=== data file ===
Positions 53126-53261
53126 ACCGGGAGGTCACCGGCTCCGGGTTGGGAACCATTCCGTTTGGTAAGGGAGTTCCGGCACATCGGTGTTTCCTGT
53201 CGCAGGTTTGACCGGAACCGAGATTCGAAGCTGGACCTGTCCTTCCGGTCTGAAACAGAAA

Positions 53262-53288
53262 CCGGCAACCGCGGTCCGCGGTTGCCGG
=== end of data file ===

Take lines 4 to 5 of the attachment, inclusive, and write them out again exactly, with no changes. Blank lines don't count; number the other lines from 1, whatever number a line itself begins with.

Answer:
Positions 53262-53288
53262 CCGGCAACCGCGGTCCGCGGTTGCCGG